Macular degeneration: Symptoms in Patients All you need to know about it
The first symptoms are usually only noticed physically by the patient when the age-related macular degeneration (AMD) is already at an advanced stage. The disease, however, can be diagnosed much earlier with the help of technical devices.
In this video you will learn what symptoms to look out for if you are at risk of age-related macular degeneration (AMD) and why early screening is important.
AMD risk groups:
- The disease has already occurred in the family environment
- The risk increases from the age of 55, women are more often affected
Symptome der altersbedingten Makuladegeneration:
Distorted vision with closed eyes in the early stages
In the early stages of the disease, patients primarily notice slightly distorted vision. You see straight lines wavy – vision is blurred. This slightly distorted vision is often hardly noticed because we use both eyes to see – we see binocularly. Both eyes are constantly giving information to the brain, which then results in the visual image. If one eye is weaker or the disease is more advanced – which is usually the case with AMD patients – the patient only notices this if he covers his eye and tries to see with only one eye. Usually, the healthy eye will balance the other’s weakness.
Loss of eading ability in the late stages
Depending on how the eyes are affected, reading skills can be lost in the late stages.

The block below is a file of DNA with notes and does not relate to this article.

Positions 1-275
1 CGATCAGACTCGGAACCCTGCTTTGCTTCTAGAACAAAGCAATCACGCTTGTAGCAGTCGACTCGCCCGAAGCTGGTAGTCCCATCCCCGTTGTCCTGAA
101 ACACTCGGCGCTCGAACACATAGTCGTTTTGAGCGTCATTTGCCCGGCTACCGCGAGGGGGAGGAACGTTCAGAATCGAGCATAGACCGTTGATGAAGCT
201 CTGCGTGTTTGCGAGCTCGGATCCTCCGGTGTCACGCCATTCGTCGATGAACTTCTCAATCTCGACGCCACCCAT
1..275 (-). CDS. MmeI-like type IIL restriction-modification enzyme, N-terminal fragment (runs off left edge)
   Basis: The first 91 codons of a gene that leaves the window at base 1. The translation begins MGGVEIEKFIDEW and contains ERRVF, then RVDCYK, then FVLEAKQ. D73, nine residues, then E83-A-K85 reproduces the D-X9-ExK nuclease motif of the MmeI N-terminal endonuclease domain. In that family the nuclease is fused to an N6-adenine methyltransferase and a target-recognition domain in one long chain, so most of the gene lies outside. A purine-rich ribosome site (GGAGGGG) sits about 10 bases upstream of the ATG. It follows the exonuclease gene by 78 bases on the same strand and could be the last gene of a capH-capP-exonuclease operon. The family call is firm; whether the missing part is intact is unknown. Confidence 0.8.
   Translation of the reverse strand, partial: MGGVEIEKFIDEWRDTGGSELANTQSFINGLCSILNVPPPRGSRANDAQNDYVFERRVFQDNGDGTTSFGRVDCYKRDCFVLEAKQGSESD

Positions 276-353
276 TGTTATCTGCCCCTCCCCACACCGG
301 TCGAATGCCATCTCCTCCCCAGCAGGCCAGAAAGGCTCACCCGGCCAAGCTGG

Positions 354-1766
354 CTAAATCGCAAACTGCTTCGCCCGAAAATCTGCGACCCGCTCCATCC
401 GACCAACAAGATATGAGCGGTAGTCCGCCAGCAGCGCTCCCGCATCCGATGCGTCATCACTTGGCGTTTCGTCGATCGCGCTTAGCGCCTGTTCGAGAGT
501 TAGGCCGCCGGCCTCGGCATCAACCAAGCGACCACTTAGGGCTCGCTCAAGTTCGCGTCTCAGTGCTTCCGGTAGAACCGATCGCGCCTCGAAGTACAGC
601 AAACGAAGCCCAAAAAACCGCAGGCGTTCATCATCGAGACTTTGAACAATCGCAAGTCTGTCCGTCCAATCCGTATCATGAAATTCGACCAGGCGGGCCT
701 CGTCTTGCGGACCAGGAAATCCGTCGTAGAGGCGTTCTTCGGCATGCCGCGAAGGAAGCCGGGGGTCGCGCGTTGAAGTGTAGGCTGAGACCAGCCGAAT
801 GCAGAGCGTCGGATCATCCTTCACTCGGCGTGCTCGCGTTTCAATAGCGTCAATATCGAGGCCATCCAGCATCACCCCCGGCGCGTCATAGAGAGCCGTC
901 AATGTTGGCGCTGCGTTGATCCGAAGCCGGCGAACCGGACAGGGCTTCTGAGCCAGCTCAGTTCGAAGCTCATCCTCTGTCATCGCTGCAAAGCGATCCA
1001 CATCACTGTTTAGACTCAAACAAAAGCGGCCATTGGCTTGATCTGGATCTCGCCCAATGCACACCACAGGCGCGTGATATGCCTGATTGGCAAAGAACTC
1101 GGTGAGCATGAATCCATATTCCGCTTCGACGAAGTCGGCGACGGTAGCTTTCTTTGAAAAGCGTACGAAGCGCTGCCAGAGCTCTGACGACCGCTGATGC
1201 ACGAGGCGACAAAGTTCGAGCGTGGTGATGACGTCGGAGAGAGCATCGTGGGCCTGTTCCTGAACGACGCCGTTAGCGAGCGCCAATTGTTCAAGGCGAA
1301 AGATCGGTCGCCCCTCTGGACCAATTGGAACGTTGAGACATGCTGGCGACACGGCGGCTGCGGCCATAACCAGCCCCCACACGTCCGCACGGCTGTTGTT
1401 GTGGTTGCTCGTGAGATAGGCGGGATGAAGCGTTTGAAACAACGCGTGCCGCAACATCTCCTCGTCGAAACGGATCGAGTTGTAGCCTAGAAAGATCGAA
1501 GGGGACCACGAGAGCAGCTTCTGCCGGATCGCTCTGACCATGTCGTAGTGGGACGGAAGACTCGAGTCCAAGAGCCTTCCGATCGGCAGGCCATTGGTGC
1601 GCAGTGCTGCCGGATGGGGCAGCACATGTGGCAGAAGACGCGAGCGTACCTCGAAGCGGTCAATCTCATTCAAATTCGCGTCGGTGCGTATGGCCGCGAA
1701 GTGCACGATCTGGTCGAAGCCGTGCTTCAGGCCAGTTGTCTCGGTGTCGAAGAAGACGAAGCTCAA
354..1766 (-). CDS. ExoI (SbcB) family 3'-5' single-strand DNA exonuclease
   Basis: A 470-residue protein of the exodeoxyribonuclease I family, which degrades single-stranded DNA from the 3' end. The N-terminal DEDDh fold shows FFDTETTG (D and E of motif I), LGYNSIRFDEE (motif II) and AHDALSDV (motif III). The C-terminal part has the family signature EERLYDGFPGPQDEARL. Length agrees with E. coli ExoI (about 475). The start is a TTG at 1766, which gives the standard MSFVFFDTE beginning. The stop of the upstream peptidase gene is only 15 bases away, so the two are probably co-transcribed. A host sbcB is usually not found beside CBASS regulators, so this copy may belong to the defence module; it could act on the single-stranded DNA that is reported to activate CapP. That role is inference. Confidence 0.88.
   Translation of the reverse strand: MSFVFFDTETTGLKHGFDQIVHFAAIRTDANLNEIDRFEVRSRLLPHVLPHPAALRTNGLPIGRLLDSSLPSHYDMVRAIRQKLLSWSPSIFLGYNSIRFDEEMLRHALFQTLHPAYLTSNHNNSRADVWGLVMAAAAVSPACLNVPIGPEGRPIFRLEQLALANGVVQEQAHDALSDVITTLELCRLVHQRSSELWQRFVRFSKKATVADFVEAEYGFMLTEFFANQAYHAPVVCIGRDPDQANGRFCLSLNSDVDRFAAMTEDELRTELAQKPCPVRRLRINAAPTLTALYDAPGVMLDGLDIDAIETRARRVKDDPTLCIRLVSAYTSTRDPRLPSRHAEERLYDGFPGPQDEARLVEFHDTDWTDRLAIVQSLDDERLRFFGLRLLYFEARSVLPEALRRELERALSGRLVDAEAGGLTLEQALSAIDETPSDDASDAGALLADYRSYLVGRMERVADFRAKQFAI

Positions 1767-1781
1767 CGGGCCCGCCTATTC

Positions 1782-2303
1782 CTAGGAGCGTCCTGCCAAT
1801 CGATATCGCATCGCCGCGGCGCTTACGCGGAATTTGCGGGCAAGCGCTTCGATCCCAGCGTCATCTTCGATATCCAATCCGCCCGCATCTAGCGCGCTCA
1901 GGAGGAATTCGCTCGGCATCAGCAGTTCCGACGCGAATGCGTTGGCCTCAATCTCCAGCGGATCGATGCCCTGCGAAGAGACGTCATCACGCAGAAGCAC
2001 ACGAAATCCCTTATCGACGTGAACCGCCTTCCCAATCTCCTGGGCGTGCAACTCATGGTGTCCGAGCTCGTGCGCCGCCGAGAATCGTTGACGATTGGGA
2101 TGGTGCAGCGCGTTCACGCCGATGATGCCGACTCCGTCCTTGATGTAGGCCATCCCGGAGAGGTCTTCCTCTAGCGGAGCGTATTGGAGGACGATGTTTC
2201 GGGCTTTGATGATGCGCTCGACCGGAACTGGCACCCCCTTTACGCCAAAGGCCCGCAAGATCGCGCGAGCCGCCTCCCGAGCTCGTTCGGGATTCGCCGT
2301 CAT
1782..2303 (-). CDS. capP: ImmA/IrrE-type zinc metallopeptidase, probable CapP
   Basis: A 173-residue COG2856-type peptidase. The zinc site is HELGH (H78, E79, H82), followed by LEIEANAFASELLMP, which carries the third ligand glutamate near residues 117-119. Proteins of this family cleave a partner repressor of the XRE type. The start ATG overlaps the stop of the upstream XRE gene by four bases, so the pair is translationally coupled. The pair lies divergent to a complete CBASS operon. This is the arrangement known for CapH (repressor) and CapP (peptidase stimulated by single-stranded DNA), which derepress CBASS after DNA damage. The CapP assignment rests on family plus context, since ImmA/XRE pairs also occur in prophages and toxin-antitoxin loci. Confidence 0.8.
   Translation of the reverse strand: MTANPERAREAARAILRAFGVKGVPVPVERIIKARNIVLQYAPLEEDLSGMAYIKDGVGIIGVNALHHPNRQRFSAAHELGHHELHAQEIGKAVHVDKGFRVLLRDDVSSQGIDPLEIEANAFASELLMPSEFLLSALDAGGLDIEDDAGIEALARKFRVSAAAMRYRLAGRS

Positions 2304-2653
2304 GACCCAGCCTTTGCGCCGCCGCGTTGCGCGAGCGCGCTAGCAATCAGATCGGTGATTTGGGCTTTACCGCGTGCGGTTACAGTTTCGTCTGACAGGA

No complete blindness in advanced AMD
If the macular degeneration continues, those affected will never go completely blind but merely have a dark spot in their field of vision – everything around this spot will continue to be perceived and seen.
If straight lines appear wavy when you look with one eye closed or the image is blurry or distorted, we advise you to have a specialist examine you.
Symptoms of age-related macular degeneration: Early prevention
The first symptoms of age-related macular degeneration are hardly noticeable: The danger for those affected is therefore not to notice the early stage of the disease. The disease will continue to advance unnoticed and, if left untreated, cause damage that could be prevented with early treatment.
Ophthalmological check-up from the age of 55
We recommend preventive care from the age of 55 or as soon as poor vision is noticed. As experienced ophthalmologists, we would be happy to advise you on this.